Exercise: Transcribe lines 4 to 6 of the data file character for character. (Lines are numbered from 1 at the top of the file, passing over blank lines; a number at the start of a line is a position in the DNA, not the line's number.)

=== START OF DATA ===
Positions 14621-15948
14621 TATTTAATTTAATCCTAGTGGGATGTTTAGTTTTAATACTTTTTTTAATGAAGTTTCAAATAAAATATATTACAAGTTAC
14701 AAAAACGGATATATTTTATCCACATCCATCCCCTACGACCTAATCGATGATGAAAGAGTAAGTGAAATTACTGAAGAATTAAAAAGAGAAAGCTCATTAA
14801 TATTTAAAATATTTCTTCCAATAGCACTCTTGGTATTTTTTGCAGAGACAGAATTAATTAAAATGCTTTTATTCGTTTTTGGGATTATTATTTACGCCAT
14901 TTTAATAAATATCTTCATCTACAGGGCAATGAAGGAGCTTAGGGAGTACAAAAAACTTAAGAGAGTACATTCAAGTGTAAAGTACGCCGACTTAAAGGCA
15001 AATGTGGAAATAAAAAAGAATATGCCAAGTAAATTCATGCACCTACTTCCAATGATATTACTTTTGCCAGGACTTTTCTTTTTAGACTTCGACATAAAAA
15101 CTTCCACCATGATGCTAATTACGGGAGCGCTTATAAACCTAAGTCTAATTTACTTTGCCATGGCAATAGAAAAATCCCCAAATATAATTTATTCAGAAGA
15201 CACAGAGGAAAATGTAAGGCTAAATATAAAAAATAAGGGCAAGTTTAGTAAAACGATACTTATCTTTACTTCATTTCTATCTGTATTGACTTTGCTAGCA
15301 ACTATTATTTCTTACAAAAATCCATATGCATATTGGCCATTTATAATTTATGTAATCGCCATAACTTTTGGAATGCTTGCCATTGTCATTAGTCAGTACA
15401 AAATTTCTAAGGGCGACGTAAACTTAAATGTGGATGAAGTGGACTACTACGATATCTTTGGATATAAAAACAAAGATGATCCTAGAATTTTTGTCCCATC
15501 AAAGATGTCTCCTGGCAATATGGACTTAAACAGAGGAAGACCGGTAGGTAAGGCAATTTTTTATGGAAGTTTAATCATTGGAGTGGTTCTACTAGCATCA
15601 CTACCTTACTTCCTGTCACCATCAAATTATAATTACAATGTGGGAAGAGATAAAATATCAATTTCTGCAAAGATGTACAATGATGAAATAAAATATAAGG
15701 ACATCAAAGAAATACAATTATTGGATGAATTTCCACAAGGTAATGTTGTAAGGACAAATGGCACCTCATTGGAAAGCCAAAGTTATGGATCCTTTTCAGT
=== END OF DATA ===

14801 TATTTAAAATATTTCTTCCAATAGCACTCTTGGTATTTTTTGCAGAGACAGAATTAATTAAAATGCTTTTATTCGTTTTTGGGATTATTATTTACGCCAT
14901 TTTAATAAATATCTTCATCTACAGGGCAATGAAGGAGCTTAGGGAGTACAAAAAACTTAAGAGAGTACATTCAAGTGTAAAGTACGCCGACTTAAAGGCA
15001 AATGTGGAAATAAAAAAGAATATGCCAAGTAAATTCATGCACCTACTTCCAATGATATTACTTTTGCCAGGACTTTTCTTTTTAGACTTCGACATAAAAA